Focus is good, they say. It’s supposed to be a key to success – concentrating on what works, and not getting distracted. Whole books have been written about it.
Short-term focus means fixing on a task and not wasting your day on side activities. Then there’s sustained focus, over a longer period. Enemies of this are said to include acquisitions, new ventures, and sitting on too many eggs at once.
Unrelenting focus isn’t always for the best, though. It can lead to number watching, impatience and unnecessary fiddling.
Not everything happens just when we want it to. Projects get stuck. Trying to push them forward isn’t always going to work. We need to rest, wait for inspiration, let time to pass.
That’s when alternative ventures are valuable. They allow us to lie fallow on the prime one, without the feeling of going nowhere. We can move from one to another without getting itchy.
Two side projects are good. Three may be even better.
Contrast between activities is useful, for example gardening as a break from book writing. The secondary projects need not be profit-related. When business progress is stubborn, you can switch to improving your tennis slice.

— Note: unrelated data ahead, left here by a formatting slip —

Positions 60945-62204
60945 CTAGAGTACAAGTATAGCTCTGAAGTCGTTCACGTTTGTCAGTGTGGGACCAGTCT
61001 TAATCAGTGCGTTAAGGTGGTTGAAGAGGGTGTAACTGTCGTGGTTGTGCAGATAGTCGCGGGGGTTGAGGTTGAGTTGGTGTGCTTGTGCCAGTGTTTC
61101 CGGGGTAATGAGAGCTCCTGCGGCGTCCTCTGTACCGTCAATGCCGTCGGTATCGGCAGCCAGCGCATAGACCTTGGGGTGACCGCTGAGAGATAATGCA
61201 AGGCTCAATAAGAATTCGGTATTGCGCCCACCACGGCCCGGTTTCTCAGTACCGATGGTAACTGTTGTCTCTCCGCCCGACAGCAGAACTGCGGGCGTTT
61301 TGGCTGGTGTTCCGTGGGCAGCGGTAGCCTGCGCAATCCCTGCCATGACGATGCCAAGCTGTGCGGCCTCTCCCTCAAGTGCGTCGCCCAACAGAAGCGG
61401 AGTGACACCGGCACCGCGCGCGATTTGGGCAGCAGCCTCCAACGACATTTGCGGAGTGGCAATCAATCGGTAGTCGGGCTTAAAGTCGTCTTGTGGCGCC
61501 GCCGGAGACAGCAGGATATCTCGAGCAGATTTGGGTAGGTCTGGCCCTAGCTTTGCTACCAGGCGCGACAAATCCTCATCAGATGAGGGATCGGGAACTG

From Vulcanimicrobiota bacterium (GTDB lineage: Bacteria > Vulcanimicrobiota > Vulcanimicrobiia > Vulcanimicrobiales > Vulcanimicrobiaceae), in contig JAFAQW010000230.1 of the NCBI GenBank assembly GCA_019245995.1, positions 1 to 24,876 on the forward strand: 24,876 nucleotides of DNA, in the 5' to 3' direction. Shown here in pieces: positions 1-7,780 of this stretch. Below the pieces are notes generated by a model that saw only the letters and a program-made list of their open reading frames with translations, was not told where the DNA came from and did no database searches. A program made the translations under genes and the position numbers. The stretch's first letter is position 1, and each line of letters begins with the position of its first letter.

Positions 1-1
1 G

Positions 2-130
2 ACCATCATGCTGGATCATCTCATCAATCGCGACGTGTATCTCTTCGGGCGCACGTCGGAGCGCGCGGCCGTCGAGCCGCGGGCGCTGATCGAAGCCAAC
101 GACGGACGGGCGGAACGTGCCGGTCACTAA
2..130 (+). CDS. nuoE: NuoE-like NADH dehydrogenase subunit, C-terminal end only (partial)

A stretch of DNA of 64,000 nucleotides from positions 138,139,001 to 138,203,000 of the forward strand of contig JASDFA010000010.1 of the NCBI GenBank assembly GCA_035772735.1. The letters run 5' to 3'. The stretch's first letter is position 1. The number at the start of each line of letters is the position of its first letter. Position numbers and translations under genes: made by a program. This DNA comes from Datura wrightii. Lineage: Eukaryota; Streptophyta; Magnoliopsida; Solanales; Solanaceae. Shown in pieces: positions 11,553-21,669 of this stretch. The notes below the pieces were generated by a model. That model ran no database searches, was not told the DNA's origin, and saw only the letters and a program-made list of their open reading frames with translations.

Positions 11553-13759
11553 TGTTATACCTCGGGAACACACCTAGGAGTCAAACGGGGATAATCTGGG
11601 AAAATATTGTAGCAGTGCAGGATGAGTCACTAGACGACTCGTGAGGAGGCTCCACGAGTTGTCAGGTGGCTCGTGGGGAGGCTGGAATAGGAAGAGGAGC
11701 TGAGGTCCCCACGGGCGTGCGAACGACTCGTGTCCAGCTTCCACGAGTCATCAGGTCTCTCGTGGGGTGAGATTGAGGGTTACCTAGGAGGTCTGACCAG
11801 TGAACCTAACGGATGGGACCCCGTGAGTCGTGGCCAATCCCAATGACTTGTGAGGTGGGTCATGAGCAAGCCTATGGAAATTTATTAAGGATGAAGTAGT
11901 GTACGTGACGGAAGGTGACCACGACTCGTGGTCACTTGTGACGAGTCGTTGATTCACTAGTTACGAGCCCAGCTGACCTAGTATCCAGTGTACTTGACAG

Everyone wants Unicorn rates of growth, like those of Airbnb or Uber or Clubhouse, but mostly this isn’t how it happens. Growth typically occurs on a compounding basis, which means that the first few years show modest returns.
Maybe it’s like planting an orchard. No matter how ambitious we are, or how much effort or intelligence is applied, a few seasons have to pass before the first crop. There’s a natural maturation process that can’t be rushed.
Focus sounds clear, hot, laser-like. Just what we all want to be. But it can also lead to forced thinking, strain and pain.
Focus isn’t always sharp.
Photos by Michael McAuliffe and Claudio Schwarz | @purzlbaum
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